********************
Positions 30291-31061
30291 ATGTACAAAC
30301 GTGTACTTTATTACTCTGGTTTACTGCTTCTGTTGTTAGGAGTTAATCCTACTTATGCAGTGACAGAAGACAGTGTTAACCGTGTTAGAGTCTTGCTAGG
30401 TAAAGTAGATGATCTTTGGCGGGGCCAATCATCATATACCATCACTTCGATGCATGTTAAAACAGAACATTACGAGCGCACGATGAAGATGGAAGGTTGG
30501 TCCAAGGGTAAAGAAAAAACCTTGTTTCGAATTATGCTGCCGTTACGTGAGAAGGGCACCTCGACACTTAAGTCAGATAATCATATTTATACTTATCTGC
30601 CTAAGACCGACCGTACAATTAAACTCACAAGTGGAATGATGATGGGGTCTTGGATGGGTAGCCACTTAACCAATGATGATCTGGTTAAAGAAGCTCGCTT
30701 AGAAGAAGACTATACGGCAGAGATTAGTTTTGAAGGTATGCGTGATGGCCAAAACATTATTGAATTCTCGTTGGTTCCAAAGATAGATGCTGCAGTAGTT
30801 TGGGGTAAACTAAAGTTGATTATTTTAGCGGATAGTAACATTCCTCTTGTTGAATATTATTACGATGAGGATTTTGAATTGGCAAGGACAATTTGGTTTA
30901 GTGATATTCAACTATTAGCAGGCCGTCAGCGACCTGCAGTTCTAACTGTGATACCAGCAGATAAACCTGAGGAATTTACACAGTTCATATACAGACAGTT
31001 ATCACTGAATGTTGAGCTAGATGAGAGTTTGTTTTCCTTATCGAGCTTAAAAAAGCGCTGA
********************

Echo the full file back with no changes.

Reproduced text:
Positions 30291-31061
30291 ATGTACAAAC
30301 GTGTACTTTATTACTCTGGTTTACTGCTTCTGTTGTTAGGAGTTAATCCTACTTATGCAGTGACAGAAGACAGTGTTAACCGTGTTAGAGTCTTGCTAGG
30401 TAAAGTAGATGATCTTTGGCGGGGCCAATCATCATATACCATCACTTCGATGCATGTTAAAACAGAACATTACGAGCGCACGATGAAGATGGAAGGTTGG
30501 TCCAAGGGTAAAGAAAAAACCTTGTTTCGAATTATGCTGCCGTTACGTGAGAAGGGCACCTCGACACTTAAGTCAGATAATCATATTTATACTTATCTGC
30601 CTAAGACCGACCGTACAATTAAACTCACAAGTGGAATGATGATGGGGTCTTGGATGGGTAGCCACTTAACCAATGATGATCTGGTTAAAGAAGCTCGCTT
30701 AGAAGAAGACTATACGGCAGAGATTAGTTTTGAAGGTATGCGTGATGGCCAAAACATTATTGAATTCTCGTTGGTTCCAAAGATAGATGCTGCAGTAGTT
30801 TGGGGTAAACTAAAGTTGATTATTTTAGCGGATAGTAACATTCCTCTTGTTGAATATTATTACGATGAGGATTTTGAATTGGCAAGGACAATTTGGTTTA
30901 GTGATATTCAACTATTAGCAGGCCGTCAGCGACCTGCAGTTCTAACTGTGATACCAGCAGATAAACCTGAGGAATTTACACAGTTCATATACAGACAGTT
31001 ATCACTGAATGTTGAGCTAGATGAGAGTTTGTTTTCCTTATCGAGCTTAAAAAAGCGCTGA